More than 100 volunteers combed Boonesborough Beach on Saturday morning, picking up litter. They also picked up trash on the Clark County side of the Kentucky River. [Richmond Register]

Government employees have an obligation to follow the letter of the law despite their religious convictions—or else resign the offices they hold. [The Atlantic]

There have already been 10 suicides in Boyd County investigated by the coroner’s office, according to Coroner Mark Hammond. Four of these happened just in the month of July; two on the same day. [Ashland Independent]

With a rise nationally in fatal heroin overdoses, the White House on Monday will announce a plan pairing law enforcement officials with public health workers in an effort to emphasize treatment rather than prosecution of addicts, the Washington Post said. [Reuters]

A few times a year, Anna Lucio leaves her office and heads back to her roots. “Everybody’s got their own way of seeing it,” she said. Lucio grew up on a piece of land in Kentucky that welcomed the shade needed for Ginseng. “The first time we went in the woods- It’s that excitement that you can be able to find it, and even if you’ve seen a million, you’d be like, ‘Oh! I found one!'” [WKYT]

American Red Cross CEO Gail McGovern has long portrayed her organization as a beacon of openness, once declaring “we made a commitment that we want to lead the effort in transparency.” But when the Government Accountability Office, the investigative arm of Congress, opened an inquiry last year into the Red Cross’ disaster work, McGovern tried to get it killed behind the scenes. [ProPublica]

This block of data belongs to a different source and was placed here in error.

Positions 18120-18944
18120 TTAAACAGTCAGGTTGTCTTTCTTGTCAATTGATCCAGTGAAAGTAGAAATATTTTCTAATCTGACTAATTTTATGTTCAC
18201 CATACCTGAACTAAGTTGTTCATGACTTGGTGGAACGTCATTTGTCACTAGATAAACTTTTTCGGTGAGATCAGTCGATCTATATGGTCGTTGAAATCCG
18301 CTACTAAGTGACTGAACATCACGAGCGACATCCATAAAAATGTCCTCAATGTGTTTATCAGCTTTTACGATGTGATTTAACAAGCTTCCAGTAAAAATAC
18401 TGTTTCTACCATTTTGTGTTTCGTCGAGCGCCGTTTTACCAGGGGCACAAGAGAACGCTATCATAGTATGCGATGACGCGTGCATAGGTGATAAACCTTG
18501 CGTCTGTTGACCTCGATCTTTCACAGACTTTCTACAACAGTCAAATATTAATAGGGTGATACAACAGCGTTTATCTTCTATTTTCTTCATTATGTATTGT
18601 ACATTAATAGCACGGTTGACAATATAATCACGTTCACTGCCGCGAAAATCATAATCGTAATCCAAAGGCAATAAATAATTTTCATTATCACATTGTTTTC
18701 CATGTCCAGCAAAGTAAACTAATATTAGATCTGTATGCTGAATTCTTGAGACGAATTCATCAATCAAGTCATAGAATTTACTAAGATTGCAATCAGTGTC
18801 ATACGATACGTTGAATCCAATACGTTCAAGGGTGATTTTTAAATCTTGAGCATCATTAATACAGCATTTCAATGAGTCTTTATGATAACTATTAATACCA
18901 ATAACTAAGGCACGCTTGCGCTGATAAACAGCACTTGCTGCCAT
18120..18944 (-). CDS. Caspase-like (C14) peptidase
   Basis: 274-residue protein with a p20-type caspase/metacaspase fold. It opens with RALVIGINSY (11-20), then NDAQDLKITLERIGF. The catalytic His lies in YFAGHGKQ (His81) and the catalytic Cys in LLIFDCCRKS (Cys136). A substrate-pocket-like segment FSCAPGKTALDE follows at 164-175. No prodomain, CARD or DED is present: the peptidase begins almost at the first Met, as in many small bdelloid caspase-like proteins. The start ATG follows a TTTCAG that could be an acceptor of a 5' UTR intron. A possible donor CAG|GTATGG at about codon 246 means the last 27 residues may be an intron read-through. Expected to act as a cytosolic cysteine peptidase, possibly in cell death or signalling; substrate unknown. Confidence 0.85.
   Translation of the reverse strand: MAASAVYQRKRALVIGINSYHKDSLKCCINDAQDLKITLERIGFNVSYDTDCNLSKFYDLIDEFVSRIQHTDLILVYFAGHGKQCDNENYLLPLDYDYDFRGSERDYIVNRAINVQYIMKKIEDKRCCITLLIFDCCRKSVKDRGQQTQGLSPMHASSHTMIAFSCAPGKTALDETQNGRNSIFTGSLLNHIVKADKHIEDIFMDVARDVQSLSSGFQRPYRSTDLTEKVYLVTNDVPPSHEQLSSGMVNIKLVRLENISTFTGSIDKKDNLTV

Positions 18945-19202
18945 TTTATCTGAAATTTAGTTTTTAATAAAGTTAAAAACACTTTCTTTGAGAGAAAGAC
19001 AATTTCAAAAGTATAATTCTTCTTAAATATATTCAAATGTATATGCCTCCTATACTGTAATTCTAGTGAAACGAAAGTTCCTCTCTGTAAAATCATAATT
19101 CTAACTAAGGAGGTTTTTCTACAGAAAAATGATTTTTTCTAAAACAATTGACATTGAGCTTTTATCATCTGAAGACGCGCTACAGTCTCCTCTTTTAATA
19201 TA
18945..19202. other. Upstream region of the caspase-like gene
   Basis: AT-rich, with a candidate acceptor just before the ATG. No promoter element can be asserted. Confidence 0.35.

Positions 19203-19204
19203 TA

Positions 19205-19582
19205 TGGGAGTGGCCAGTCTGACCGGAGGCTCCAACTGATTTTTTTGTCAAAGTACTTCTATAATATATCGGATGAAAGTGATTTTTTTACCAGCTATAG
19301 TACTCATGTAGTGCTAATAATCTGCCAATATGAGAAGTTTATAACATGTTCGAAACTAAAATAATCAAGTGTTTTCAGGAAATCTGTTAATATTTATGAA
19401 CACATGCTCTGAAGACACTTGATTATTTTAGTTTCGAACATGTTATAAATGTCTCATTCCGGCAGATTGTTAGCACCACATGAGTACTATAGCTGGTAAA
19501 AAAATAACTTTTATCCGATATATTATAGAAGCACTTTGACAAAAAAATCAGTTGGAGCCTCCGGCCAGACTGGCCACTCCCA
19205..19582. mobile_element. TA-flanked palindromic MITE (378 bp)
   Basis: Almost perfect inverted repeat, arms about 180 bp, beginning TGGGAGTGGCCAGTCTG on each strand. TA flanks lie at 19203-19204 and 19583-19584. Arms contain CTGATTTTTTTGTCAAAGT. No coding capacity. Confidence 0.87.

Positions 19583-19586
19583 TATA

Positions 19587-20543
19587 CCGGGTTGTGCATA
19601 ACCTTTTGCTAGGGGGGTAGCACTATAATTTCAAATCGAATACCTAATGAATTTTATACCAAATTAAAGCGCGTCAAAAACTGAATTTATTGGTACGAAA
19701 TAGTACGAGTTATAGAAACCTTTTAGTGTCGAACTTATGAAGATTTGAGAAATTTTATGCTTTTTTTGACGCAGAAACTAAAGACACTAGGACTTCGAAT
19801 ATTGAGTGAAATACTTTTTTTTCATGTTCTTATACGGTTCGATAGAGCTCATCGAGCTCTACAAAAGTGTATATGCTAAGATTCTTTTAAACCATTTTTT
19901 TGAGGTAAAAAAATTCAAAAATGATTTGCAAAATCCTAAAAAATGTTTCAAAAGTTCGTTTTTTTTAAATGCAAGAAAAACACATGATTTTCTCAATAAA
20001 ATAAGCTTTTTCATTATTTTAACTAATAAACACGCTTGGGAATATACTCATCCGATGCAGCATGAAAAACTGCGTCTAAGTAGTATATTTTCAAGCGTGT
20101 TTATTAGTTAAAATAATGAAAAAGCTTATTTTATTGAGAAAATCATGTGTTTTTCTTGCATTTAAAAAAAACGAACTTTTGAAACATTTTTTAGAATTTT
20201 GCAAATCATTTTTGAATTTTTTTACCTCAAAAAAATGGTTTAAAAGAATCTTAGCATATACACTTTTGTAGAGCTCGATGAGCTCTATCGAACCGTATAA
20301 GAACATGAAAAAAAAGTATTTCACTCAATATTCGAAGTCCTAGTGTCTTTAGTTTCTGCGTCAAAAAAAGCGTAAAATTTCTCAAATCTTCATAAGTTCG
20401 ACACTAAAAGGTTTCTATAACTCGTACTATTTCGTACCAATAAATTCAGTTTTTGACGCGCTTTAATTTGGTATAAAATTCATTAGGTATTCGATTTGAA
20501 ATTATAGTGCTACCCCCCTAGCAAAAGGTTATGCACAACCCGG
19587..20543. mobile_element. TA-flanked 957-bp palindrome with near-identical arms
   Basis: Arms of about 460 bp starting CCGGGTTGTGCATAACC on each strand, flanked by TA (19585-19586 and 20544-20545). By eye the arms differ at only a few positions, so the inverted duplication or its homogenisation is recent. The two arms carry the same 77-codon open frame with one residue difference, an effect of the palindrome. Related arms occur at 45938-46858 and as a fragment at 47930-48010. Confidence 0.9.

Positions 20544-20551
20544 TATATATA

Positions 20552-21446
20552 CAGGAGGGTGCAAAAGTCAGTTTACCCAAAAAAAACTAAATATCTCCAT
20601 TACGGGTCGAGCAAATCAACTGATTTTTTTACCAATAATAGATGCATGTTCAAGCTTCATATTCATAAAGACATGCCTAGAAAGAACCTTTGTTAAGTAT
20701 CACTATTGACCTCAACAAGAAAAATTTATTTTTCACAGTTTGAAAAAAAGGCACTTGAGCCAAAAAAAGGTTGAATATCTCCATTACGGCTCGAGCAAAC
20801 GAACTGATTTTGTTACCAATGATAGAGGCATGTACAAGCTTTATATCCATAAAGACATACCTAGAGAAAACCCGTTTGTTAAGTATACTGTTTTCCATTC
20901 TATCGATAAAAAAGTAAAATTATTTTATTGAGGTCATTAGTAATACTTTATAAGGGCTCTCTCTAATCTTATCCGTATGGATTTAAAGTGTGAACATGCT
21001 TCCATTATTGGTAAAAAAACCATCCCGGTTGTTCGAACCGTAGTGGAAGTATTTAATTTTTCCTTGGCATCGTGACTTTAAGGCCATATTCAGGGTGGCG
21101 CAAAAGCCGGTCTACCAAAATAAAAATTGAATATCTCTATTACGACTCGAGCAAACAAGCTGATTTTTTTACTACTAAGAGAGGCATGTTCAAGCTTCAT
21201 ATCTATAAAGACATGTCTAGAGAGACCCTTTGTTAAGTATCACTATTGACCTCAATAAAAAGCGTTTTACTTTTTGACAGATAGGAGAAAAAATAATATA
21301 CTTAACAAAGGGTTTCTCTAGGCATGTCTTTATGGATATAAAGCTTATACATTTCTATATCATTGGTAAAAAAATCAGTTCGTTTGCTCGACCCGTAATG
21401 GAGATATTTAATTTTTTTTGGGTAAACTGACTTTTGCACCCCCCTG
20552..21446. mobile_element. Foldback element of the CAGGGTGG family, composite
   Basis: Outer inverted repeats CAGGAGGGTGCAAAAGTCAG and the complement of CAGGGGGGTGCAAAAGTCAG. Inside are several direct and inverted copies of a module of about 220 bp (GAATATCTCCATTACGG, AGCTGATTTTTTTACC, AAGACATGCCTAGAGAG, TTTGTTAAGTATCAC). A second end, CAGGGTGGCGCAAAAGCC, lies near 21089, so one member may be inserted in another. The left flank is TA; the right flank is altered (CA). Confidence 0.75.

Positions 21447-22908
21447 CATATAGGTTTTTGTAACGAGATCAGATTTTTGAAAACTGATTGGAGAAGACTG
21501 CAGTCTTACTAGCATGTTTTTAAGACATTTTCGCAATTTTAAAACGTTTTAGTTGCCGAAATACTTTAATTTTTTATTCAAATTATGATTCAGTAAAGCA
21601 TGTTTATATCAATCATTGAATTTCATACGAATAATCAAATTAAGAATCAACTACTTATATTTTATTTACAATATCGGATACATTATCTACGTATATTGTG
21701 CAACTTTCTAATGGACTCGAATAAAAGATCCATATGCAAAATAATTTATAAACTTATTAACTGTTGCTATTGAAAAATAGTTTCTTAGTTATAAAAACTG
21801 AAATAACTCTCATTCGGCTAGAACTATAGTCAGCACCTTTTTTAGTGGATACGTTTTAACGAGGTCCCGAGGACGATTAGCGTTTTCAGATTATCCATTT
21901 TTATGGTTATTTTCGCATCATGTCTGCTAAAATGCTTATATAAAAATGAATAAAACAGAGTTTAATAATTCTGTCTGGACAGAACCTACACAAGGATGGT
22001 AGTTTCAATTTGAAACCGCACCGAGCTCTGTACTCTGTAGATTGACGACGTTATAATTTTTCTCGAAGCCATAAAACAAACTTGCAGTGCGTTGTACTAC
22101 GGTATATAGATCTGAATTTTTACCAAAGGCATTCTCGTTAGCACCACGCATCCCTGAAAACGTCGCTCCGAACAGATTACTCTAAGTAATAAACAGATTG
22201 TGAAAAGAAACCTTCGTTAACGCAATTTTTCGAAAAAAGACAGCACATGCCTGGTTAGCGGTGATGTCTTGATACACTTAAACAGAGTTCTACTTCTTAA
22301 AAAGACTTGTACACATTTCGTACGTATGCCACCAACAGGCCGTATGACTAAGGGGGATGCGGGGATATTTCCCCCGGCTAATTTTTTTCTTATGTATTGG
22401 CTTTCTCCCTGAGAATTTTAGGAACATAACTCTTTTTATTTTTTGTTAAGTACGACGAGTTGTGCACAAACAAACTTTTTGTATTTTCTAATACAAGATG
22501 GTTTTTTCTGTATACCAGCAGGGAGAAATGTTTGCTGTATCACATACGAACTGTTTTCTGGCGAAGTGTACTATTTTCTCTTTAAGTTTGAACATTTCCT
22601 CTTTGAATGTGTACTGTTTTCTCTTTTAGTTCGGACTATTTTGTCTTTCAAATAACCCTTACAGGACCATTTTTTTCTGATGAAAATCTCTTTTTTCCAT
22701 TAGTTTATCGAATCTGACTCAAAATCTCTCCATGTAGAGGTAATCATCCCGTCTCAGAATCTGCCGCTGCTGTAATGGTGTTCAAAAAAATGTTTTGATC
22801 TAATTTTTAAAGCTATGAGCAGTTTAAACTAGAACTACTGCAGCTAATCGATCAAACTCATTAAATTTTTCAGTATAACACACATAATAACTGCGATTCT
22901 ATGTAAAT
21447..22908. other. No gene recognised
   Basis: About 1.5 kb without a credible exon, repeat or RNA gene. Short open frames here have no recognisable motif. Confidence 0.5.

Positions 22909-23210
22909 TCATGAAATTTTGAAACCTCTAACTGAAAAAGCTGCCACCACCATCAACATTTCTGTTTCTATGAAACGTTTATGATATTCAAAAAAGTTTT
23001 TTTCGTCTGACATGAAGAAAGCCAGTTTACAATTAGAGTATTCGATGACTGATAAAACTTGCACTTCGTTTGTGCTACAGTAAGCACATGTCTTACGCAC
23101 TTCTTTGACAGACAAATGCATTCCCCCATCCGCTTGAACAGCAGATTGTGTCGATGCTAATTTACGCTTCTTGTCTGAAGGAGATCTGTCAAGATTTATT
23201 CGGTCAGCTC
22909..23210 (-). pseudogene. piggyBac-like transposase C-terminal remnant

The Mayor of Shepherdsville was arraigned Tuesday morning on a prostitution charge. Shepherdsville Mayor Scott Ellis was not in court and was represented by his attorney. [WDRB]

Since last week’s indictments of three top political aides to Ron and Rand Paul, new details have emerged about the Ron Paul campaign’s scheme in 2012 to buy the endorsement of Kent Sorenson, who was then an influential Republican state senator in Iowa. [Mother Jones]

Some executives dream of retiring to a big boat on a big body of water, and that is just what James Street did. Since retiring as Eastern Kentucky University’s vice president for administration in July 2013, Street and his wife, Stacey, have spent a lot of time on their 34-foot Beneteau 331 sailboat on Kentucky Lake and their Catalina 22 on Cave Run. [H-L]